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IT Leaders Predict ChatGPT-Enabled Cyberattacks Are Imminent

Can we expect the popular artificial intelligence chatbot ChatGPT to be used against our organizations in the form of AI-infused cyberattacks in the next 12 to 24 months? The answer is a resounding yes, according to new research conducted by BlackBerry.

This is just one of several insights from a January 2023 survey of 1,500 IT and cybersecurity decision-makers across North America, Australia, and the UK. The research reveals that worries about ChatGPT expressed on social media platforms are widespread among those managing our technology and cyber defenses.

Research on ChatGPT and Cyberattacks

One of the key findings uncovered in the BlackBerry research on ChatGPT and cyberattacks is that 51% of IT professionals predict that we are less than a year away from a successful cyberattack being credited to ChatGPT. Some think that could happen in the next few months. And more than three-fourths of respondents (78%) predict a ChatGPT credited attack will certainly occur within two years.

In addition, a vast majority (71%) believe nation-states may already be leveraging ChatGPT for malicious purposes.

Although nearly three-quarters of respondents believe ChatGPT will be used mainly for “good,” they also shared fears that the AI chatbot will be used for a variety of malicious purposes. Here are the top five ways they think threat actors may harness the AI chatbot:

  1. To help hackers craft more believable and legitimate-sounding phishing emails (53%)
  2. To help less experienced hackers improve their technical knowledge and develop their skills (49%)
  3. For spreading misinformation/disinformation (49%)
  4. To create new malware (48%)
  5. To increase the sophistication of threats/attacks (46%)

As BlackBerry’s Chief Technology Officer, I believe these concerns are valid, based on what we’re already seeing. It’s been well documented that people with malicious intent are testing the waters and over the course of this year, we expect to see hackers get a much better handle on how to use AI-enabled chatbots successfully for nefarious purposes.

In fact, both cybercriminals and cyberdefense professionals are actively investigating how they can utilize ChatGPT to augment and improve their intended outcomes, and they will continue to do so. Time will tell which side is ultimately more successful.

Should ChatGPT and Similar AI Tools Be Regulated?

Considering the concerns around the growing power of publicly available AI bots and tools, our survey also asked the following question: “To what extent, if at all, do you think that governments have a responsibility to regulate advanced technologies like ChatGPT?”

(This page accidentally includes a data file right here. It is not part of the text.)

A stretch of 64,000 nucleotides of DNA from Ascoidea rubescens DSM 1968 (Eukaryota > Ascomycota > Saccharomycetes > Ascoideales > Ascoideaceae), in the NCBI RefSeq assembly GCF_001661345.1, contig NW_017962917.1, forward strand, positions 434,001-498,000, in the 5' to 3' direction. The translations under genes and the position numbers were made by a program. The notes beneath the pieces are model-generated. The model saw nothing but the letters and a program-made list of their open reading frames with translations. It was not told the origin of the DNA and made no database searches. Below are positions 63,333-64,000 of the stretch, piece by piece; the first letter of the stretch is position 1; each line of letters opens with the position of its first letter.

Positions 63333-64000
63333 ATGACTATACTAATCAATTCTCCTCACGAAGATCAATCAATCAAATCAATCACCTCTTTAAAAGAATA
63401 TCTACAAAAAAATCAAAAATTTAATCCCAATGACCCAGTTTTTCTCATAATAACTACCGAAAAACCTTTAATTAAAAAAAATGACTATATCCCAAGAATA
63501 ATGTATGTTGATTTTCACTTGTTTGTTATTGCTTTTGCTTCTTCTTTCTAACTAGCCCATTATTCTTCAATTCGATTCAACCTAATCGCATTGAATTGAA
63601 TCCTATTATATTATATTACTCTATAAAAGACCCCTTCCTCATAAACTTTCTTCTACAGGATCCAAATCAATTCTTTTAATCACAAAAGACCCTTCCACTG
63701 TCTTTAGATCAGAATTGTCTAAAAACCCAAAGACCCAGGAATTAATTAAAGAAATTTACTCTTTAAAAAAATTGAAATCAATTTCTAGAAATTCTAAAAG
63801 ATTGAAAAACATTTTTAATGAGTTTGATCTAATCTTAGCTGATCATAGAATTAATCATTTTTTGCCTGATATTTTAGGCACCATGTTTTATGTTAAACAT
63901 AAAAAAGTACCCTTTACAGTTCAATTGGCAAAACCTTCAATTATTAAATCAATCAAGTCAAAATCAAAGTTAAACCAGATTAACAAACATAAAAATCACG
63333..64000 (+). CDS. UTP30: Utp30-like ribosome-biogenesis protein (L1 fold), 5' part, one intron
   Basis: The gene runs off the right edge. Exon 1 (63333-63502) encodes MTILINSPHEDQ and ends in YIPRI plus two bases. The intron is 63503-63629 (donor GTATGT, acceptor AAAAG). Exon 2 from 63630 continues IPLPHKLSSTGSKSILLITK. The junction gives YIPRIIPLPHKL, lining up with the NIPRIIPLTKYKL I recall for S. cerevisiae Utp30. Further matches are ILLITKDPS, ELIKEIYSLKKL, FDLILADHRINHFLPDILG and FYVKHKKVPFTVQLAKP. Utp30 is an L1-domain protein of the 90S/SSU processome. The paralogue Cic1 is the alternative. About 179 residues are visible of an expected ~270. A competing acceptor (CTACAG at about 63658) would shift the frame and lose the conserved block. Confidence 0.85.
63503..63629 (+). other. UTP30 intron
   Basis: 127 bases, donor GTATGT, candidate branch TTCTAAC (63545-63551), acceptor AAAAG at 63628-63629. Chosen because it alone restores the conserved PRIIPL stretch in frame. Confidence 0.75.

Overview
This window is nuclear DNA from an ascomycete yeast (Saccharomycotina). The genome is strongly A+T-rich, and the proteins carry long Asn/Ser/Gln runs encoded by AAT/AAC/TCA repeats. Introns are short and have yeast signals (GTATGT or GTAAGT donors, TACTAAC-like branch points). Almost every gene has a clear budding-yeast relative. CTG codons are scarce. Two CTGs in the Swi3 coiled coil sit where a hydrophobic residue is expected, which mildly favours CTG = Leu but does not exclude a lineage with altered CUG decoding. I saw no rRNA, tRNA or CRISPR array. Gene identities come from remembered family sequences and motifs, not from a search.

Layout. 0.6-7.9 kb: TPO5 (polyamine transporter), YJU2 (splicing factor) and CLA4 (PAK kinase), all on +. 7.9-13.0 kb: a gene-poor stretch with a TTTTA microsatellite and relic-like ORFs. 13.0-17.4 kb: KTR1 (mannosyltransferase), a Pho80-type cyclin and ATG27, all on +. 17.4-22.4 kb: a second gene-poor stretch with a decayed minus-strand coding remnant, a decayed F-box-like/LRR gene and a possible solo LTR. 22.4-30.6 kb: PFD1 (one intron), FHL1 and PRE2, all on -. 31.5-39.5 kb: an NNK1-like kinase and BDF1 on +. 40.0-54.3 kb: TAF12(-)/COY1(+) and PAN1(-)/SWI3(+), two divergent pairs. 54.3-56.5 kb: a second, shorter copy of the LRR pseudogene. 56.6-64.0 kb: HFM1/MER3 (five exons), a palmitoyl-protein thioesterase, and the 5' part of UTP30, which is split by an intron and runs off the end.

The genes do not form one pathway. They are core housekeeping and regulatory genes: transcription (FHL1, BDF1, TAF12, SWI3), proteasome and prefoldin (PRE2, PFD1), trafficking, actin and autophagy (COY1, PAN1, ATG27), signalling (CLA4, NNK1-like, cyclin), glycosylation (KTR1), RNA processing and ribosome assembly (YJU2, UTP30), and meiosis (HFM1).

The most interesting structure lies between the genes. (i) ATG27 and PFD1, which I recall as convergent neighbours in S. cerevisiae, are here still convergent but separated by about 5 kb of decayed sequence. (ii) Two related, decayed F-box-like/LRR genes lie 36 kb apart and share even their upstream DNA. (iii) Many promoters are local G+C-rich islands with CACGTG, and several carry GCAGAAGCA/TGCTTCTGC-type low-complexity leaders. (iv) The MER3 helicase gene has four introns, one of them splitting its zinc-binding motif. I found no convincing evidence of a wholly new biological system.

95% of respondents say governments have some responsibility to regulate these types of technologies, with 85% rating that level of responsibility as either “moderate” or “significant.” While they clearly are looking for regulatory relief to the anticipated threat, the IT professionals we surveyed are not waiting. The majority (82%) tell us they are already planning actions of their own to defend their organizations against AI-augmented cyberattacks.

Fighting AI Threats with AI Defenses

We also asked respondents if cybersecurity technology is currently keeping pace with innovation in cybercrime. A substantial number of those surveyed said the answer is yes — for now. This includes 54% of Canadian respondents, 48% of U.S. IT leaders, and 46% of IT and cybersecurity decision-makers in the UK.

However, most are keenly aware that new AI-powered cyberthreats will demand cyber defenses built on AI-powered tools. The survey results reveal that the majority (82%) of IT decision-makers would consider investing in AI-driven cybersecurity in the next two years, and almost half (48%) would consider investing before the end of 2023. This reflects an encouraging trend to replace obsolete signature-based security solutions with more effective, AI-driven endpoint protection technology that offers enhanced abilities to prevent new and increasingly sophisticated threats.

I see this is quite a timely pivot — as the maturity of ChatGPT and similar platforms increases, and the hackers putting it to use make it progressively more difficult to protect our organizations without also using AI defensively — to level the playing field.

There are many benefits to be gained from this kind of advanced technology, and we’re only beginning to scratch the surface. That’s exciting. But we must take into account that threat actors also see the benefits, and they will waste no time in adding these new technologies to their malicious arsenals.

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Shishir Singh

About Shishir Singh

Shishir Singh is Executive Vice President and Chief Technology Officer of the BlackBerry Cybersecurity Business Unit at BlackBerry.